It was a fairly typical practice in terms of set-up. Individual position drills opened the day and then all of the offensive players got in one group and all of the defensive players got into another group to work on various schemes and formations.
After a brief break it was time for the 7-on-7's and then the 11-on-11 drills. Without pads, it is tough to get an accurate gauge on yardage, but you could get a pretty good indication on what the offense was running and how well the defense was reacting.
Let's look at the practice position by position:
Willie Tuitama got the bulk of the reps, which is no surprise. What may surprise some was that Kris Heavner did indeed enter camp as the team's No. 2 quarterback. I had heard a lot of talk indicating that Heavner was indeed leapfrogging Tyler Lyon, but this confirmed it.
Unofficially Tuitama was 9-15 in the 11-on-11 drill. Most of the passes were short, but he did complete a few long ones, including one deep on the right sidelines to Delashaun Dean. Dean got behind the corner and no safety came to help and Dean hauled in the pass, but stumbled after taking a few steps.
"I made one or two bad reads but we had no fumbles and no picks," said Tuitama. "Going into the first day of camp that is really important to us."
The best pass of the night for Tuitama actually came in the 7-on-7 ‘skelly' drill. Terrell Turner became isolated on a safety over the middle and Tuitama fired a bullet to Turner which he hauled in behind the defense.
Kris Heavner took just five snaps, completing one of two passes. His completion was a bullet to Michael Turner who made the tough catch in the midst of several defenders.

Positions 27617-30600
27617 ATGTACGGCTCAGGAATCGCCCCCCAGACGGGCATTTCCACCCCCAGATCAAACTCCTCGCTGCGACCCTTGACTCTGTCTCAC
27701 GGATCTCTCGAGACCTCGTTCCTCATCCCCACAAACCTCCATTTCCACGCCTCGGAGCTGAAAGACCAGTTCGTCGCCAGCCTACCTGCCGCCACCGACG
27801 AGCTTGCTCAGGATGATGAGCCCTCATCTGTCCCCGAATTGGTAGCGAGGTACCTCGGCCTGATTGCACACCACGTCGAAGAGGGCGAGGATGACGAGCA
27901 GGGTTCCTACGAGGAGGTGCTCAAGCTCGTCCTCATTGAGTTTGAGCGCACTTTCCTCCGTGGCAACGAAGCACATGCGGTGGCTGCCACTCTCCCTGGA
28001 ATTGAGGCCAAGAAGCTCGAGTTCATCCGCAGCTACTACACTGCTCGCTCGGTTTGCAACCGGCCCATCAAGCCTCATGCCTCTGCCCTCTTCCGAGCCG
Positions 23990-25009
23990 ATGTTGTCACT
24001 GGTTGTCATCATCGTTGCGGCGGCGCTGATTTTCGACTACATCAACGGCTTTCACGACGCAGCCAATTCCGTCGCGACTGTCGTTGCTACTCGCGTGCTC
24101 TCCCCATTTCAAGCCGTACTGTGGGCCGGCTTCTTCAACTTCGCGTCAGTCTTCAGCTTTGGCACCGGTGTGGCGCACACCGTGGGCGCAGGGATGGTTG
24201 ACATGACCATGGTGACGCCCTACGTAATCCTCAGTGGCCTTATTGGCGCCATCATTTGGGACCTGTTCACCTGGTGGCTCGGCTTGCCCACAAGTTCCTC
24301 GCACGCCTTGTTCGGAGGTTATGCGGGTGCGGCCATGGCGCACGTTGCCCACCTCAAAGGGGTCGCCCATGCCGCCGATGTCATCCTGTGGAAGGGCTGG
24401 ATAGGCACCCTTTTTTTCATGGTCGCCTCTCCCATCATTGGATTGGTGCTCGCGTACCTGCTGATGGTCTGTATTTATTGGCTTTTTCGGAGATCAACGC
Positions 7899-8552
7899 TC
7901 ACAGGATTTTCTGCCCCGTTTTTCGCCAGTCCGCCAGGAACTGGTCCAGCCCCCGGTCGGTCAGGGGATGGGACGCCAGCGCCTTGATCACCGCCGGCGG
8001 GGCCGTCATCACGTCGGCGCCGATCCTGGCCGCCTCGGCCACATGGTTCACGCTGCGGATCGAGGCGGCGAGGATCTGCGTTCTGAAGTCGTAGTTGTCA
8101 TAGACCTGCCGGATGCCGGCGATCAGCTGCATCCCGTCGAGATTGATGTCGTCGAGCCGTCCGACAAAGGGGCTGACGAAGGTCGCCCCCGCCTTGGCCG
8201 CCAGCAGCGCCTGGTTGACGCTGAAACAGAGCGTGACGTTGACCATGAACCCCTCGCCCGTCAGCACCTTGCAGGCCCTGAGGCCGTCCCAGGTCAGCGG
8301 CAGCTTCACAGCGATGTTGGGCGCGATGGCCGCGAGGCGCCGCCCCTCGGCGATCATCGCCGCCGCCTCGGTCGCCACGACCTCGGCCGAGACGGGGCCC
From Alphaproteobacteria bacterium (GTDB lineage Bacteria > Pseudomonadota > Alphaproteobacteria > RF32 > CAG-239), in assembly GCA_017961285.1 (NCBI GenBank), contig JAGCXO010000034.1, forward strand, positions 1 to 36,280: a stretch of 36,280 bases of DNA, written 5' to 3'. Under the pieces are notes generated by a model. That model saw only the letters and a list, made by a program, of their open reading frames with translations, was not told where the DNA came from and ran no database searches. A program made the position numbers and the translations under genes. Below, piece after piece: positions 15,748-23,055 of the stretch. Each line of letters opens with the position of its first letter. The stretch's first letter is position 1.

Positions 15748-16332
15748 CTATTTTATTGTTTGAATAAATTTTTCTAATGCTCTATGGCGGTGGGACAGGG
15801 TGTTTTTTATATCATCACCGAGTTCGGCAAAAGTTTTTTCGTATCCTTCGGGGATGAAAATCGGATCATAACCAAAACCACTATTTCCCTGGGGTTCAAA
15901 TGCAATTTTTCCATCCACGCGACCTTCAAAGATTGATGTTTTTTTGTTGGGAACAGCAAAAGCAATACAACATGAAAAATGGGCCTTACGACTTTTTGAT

Chris Jennings is clearly the number one running back. Although the Cats really rotated their backs in the early drills, by the time they got to the 11-on-11 drills, Jennings was getting at least 2/3 of the carries, with Xavier Smith getting the rest.
"We both have skills," Jennings said of he and Smith. "I'm not trying to be conceited but we have skills. Me and him we compete, as well as all the other running backs. We feed off each other. We have to compete. If somebody does something, you have to come back and do something better and go the extra mile."
The offense is clearly pass based. Of the plays run during 11-on-11 drills, about 60% were passes, but running backs touched the ball nearly 50% of the time when you factor in screens.
"When we do it is going to be nice," Jennings said. "I mean it is so good you spread everybody out of the box. You don't know what we are going to hit them with. I love this offense."
Wide Receivers/Tight Ends:
No position saw more players run in and out of the line-up than the wide outs. This may have been a product of the camps setting, but I get the feeling that it could be norm in the spread.
By my count, nine different receiver caught balls in the 11-on-11 drills, with only Anthony Johnson catching more than one pass.
Terrell Reese made a tough leaping catch, while Johnson had to make a very difficult grab on a poorly thrown screen pass.
Maybe the best news was there was just one drop and, that too, was a high, hard pass over the middle.
It is tough to get an accurate gauge on the offensive line without players being in pads. Like the receivers a lot of players were shuffled in and out of the line-up.
Maybe the big not was that Michael Klyce worked with the first team, but a lot of players were moving in and out of the defensive backfield.
It was a good showing by Devin Ross who broke up two passes in the 11-on-11 drills.
Keenyn Crier and Tim Egger are competing for the punting job, but so far it is not much of a competition. Crier was very consistent, the most consistent I have seen him, while Egger was having his share of problems.